Thursday, May 23, 2019

Fuel Efficiency Regulations and Alternative Fuels



Federal fuel efficiency regulations provide additional credits to cars or trucks that use alternative fuels.   This post calculates the impact of these additional credits for automobile firms.


Question One
:  A manufacturer builds and sells 10,000 trucks that obtain 21 mpg.  In order to avoid a fine under the Corporate Average Fuel Economy Act the manufacturer must obtain a fleet average fuel efficiency of 23.5 mpg.    The EPA gives a fuel efficiency rating of 100 mpg to any truck that runs on alternative fuel.    How many alternative-fuel vehicles must the manufacturer sell in order to meet the 23.5mile standard and avoid the fine?

What are the policy implications of this finding?

Answer:   The manufacture must meet a harmonic average for his fleet.  He has two vehicles – one gets 21 mpg the other 100.    Sales for the 21 mpg truck are 10,000.   Denote sales of 100 mpg truck at X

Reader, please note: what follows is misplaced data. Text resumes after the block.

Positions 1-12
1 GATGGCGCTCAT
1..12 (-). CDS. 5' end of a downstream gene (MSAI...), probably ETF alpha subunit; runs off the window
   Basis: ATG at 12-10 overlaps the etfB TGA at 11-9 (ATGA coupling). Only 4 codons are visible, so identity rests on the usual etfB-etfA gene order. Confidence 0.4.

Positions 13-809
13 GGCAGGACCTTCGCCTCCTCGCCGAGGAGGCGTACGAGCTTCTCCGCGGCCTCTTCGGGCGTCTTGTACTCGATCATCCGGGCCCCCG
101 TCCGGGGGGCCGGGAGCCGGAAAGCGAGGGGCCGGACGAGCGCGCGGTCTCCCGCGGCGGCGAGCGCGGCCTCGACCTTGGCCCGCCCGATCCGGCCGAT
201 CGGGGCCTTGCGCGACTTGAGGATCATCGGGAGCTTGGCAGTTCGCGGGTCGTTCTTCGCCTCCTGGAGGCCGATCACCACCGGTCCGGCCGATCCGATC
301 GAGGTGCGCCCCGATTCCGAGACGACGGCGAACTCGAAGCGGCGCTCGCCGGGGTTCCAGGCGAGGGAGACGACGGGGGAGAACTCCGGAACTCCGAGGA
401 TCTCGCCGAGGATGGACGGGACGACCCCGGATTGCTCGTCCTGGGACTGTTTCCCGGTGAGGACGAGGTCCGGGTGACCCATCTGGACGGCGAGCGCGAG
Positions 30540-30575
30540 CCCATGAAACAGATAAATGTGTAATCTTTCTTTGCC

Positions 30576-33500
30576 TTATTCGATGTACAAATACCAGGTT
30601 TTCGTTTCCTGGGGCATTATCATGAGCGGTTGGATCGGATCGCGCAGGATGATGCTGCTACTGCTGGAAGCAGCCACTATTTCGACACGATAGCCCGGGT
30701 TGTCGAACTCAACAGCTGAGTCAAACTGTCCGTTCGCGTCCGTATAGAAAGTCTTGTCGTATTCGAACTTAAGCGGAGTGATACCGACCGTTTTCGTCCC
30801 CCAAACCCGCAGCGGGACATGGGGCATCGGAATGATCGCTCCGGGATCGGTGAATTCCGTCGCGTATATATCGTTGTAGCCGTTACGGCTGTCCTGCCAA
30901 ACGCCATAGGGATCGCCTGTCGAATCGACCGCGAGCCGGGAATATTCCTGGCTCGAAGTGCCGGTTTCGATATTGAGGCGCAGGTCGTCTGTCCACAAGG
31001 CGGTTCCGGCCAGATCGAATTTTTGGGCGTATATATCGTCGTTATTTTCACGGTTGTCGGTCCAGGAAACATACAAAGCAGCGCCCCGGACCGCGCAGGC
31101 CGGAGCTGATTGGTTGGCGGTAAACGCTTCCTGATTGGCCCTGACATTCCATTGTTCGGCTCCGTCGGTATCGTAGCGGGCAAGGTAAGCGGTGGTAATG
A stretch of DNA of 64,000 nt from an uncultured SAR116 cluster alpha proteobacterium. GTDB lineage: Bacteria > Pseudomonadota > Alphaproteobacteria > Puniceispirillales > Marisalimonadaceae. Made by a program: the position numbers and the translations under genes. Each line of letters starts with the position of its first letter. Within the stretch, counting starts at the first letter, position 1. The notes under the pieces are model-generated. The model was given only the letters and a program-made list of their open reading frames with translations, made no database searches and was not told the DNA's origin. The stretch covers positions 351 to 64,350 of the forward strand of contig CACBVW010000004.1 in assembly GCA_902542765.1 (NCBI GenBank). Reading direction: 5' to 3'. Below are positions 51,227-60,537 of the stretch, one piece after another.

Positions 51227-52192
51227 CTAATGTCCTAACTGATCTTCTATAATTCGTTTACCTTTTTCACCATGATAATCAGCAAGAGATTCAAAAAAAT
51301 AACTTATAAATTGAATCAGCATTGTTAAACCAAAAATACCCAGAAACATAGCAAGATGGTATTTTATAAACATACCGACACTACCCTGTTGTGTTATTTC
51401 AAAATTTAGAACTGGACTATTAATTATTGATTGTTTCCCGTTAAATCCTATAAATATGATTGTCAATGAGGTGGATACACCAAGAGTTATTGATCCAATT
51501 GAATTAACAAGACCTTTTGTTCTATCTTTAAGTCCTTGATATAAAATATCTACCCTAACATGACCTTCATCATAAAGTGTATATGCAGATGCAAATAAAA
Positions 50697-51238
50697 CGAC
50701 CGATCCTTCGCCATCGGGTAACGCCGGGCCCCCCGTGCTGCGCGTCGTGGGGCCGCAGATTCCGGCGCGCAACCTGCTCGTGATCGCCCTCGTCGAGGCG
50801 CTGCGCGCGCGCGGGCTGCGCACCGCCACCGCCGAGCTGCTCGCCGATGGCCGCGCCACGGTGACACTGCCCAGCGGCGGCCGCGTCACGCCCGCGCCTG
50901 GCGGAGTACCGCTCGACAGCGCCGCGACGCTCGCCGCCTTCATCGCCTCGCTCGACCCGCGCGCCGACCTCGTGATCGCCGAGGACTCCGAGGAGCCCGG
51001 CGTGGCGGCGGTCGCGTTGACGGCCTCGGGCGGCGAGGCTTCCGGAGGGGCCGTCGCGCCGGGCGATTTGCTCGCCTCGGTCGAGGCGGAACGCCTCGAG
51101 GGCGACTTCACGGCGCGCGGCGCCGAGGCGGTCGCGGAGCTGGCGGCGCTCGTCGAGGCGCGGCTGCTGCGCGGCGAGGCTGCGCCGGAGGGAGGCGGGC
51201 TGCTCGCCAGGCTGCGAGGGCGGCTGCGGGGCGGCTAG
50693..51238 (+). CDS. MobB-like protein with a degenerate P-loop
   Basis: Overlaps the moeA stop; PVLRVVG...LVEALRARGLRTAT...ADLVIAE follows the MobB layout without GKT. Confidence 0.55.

FE = 23.5  = (10,000 + X) / (10,000/21  + X/100)  

or

23.5 * (10,000/21)  + 23.5 * (X/100)   = 10,000 + X


23.5  * 10,000 /21  - 10,000  = X – (23.5/100) * X

or

X= 1557.


Part Two:  How many alternative fuel vehicles would the manufacturer have to sell if the conventional truck got 22 mpg?

At 22 mpg the company would need to build 892 alternative fuel vehicles.  (Just put 22 instead of 21 into the fuel efficiency equation for the fuel efficiency of the technical vehicle.)

Check the answer here:  




Things Check
Cars
Fuel Efficiency
Car/Fuel Efficiency
Check
Truck 1
10000
21
476.19
Truck 2
1556.1
100
15.56
Total
11556.1
491.75
23.5
Cars
Fuel Efficiency
Car/Fuel Efficiency
Truck 1
10000
22
454.54
Truck 2
891.3
100
8.913
Total
10891.3
463.45
23.5


Policy Implications:  Car companies that want to build gas guzzlers and not pay fuel efficiency fines might choose to build vehicles that run with alternative fuels.    Will a fuel efficiency regulation that provides generous credits for vehicles that run on alternative fuels help the environment?

Factors:  

The gas guzzling trucks (which tend to be driven a lot of miles) will still be out there.)


Many of the alternative fuel vehicles (like pure ethanol vehicles) also run on conventional fuels.

Some of the electric vehicles cause downstream pollution.

Maybe yes or maybe no.  I don’t have a good sense of the answer to this final part.


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